- Under free allocation, most permits remain with the high emitters who received them for free, apparently because the high emitters are able to use their market power to keep the permit price high and reduce trade.
- Firms pass the cost of permits through to their customers under both treatments (even if they got them for free). Surprisingly, product prices are even higher under free allocation (not sure why this is the case).
- With free allocation of permits, the high emitters walk away with large windfall profits. These disappear with auctioning, with the surplus instead going to the government as auction revenue and to consumers in the form of lower product prices.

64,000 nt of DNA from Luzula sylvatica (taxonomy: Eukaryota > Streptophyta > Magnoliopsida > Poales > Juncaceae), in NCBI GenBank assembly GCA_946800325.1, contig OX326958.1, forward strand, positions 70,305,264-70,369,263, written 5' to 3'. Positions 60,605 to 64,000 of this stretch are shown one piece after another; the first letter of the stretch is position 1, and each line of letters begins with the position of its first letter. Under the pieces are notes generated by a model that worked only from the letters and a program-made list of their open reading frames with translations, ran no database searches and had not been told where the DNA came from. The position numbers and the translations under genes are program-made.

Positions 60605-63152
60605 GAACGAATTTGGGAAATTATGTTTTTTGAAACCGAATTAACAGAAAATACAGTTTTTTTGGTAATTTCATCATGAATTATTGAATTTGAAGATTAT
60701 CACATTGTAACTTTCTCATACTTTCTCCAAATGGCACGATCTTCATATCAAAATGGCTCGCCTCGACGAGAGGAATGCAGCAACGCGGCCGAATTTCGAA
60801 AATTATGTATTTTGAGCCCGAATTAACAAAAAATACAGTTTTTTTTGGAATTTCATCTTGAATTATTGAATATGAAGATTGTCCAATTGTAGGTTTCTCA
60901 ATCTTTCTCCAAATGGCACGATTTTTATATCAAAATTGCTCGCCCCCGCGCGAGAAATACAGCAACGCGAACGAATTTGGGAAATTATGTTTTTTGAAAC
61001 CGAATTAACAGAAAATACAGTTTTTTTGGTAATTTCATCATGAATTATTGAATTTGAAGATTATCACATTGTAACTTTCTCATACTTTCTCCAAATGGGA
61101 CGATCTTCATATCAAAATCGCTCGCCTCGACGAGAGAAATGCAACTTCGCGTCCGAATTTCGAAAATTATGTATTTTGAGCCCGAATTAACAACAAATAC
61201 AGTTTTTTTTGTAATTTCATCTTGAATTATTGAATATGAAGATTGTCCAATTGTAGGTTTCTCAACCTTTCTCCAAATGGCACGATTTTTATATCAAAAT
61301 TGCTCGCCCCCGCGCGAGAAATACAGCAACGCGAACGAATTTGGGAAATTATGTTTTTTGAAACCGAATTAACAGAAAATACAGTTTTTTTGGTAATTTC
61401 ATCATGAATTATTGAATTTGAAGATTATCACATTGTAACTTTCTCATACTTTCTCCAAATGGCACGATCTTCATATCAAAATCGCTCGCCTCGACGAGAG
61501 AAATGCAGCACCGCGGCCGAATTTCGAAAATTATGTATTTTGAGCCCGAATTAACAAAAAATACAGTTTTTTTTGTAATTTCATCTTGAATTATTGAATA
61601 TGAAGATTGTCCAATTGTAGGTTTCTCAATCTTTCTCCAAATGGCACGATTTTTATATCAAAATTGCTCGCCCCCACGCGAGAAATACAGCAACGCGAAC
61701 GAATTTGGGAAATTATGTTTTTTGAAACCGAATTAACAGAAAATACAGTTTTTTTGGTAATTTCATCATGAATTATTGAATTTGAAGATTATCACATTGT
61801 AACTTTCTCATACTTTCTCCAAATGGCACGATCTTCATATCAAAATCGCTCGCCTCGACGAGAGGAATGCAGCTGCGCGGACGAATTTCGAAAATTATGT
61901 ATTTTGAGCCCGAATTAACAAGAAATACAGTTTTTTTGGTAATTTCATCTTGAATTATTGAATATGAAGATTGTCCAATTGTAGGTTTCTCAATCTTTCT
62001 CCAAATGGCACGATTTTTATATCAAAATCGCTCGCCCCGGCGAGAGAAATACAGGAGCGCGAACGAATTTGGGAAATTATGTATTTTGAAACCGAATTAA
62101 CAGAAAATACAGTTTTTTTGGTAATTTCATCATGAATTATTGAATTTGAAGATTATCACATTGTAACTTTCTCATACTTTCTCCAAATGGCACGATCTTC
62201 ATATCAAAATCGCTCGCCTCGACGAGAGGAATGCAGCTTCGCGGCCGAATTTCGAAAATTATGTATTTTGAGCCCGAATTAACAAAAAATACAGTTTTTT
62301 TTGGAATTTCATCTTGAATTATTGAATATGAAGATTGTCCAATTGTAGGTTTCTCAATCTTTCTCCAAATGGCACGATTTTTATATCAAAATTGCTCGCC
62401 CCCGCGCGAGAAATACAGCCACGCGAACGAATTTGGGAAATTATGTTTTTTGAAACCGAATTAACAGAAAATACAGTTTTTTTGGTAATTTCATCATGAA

This study adds further support to the idea that permits should be overwhelmingly auctioned, not given away. Permit giveaways benefit no-one other than the companies who get the free permits, at the expense of their competitors, consumers and taxpayers.
Goeree, J., C. Holt, K.L. Palmer, W. Shobe and D. Burtraw (2009). "An Experimental Study of Auctions versus Grandfathering to Assign Pollution Permits." RFF Discussion Paper 09-39, Sept 2009.
(HT: Climate Changes)